The Crawling Eye (1958) The Crawling Eye / The Creeping Eye / The Flying Eye / The Trollenberg Terror (1958) ***½

     A funny thing happened in England in the mid-to-late 1950’s. Over the course of maybe seven years, the BBC produced quite a large number of very well-received mini-series in the sci-fi and horror genres, many of which were re-made as theatrical-release movies a year or two after their original appearance on TV. I’m not talking here about what happened to Tobe Hooper’s Salem’s Lot, which aired on American TV in 1979, and which was subsequently re-edited, trimmed down to about an hour and a half, and distributed to theaters. No, these BBC productions were actually re-written and re-shot for theatrical release, the film versions employing almost entirely different casts and crews from the TV versions. In America, the best-known of these movies are the Quatermass trilogy-- The Creeping Unknown / The Quatermass Xperiment, Enemy from Space / Quatermass II, and Five Million Years to Earth / Quatermass and the Pit-- but these are by no means the only examples of the phenomenon. The movie with which we now concern ourselves is another such film. The Crawling Eye, as it is generally known on the western shore of the Atlantic, was originally released in the UK as The Trollenberg Terror, the title of the TV production from which it was derived.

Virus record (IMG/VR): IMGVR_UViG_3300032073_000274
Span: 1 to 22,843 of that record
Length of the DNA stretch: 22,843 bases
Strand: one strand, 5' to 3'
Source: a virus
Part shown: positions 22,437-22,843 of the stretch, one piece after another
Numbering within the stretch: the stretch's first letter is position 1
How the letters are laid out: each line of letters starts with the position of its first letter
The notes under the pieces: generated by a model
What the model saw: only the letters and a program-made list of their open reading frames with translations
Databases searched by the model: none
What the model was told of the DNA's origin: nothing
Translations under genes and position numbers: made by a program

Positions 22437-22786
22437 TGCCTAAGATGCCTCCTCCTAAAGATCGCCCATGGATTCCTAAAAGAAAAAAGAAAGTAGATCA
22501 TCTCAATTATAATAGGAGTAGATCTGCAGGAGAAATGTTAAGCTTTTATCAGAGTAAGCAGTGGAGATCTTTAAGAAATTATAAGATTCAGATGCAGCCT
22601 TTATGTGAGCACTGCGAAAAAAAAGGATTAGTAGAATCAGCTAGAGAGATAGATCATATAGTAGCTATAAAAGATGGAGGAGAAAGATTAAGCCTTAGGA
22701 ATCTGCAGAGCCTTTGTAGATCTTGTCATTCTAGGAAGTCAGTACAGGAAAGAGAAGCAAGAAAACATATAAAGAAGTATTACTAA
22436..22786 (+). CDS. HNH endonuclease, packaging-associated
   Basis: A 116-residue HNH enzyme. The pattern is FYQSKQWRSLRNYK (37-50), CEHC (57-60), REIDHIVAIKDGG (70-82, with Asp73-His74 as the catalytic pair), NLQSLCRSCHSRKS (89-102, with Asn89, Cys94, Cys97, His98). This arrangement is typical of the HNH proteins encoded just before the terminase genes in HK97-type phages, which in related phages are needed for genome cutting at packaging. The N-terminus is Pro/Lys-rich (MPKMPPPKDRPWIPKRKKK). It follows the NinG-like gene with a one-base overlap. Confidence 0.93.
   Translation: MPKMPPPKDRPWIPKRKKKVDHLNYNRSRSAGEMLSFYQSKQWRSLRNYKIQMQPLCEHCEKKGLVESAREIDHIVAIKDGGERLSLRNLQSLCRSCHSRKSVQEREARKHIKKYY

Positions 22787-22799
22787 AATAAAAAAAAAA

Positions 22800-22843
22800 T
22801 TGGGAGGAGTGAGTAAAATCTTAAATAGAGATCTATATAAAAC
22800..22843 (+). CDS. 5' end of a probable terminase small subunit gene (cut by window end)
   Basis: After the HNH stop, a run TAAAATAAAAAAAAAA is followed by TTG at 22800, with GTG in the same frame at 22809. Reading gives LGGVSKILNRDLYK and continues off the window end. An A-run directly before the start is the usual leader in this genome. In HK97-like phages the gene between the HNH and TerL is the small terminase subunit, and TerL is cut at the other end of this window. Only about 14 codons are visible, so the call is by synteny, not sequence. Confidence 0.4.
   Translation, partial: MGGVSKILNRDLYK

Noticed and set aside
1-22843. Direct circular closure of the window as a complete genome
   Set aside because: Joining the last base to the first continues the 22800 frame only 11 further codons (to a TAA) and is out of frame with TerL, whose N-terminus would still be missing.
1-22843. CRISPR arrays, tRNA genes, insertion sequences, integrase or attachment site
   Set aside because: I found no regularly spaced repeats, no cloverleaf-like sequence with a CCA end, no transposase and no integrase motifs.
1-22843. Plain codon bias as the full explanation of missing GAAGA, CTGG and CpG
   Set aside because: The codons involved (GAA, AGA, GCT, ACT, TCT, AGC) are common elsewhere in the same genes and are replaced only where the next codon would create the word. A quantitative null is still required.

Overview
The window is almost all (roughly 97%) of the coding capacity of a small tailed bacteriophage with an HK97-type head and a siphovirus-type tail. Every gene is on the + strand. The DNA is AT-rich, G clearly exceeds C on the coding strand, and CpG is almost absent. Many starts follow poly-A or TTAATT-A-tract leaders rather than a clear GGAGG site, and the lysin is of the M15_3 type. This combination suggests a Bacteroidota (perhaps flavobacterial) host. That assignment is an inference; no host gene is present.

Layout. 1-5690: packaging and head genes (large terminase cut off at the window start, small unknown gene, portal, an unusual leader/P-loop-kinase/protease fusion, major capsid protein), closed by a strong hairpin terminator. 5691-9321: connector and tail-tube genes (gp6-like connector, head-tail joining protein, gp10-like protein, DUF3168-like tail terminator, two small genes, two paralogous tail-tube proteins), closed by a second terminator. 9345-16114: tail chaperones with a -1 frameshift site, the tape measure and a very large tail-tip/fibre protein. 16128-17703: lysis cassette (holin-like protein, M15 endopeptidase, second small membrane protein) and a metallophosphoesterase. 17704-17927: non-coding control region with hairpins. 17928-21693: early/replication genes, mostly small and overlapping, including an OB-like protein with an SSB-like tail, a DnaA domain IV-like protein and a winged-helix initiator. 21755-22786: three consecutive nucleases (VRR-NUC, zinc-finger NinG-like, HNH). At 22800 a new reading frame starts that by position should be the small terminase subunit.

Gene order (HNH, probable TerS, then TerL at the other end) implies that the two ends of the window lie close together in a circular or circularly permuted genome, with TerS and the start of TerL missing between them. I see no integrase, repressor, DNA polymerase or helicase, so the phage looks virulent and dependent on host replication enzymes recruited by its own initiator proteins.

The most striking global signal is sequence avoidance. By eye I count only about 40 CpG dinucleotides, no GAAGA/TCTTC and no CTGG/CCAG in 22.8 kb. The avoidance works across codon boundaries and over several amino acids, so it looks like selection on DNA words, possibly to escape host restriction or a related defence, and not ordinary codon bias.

The story concerns the chance meeting on a train-ride of an American scientist named Alan Brooks (Forrest Tucker, from The Abominable Snowman and Cosmic Monsters) and a pair of young Englishwomen called Sarah and Anne Pilgrim (Jennifer Jayne, of Dr. Terror’s House of Horrors [not to be confused with Dr. Terror’s Gallery of Horrors], and Janet Munro, respectively [the latter is best known for her work for Walt Disney’s studio, but she was also in The Day the Earth Caught Fire]). Brooks is on his way to the remote Swiss Alpine town of Trollenberg (named for the mountain that overlooks it), while the Pilgrim sisters intend to continue on to Geneva. At least they did originally; when the conductor announces the Trollenberg stop, Anne inexplicably insists on getting off too. Call it a premonition.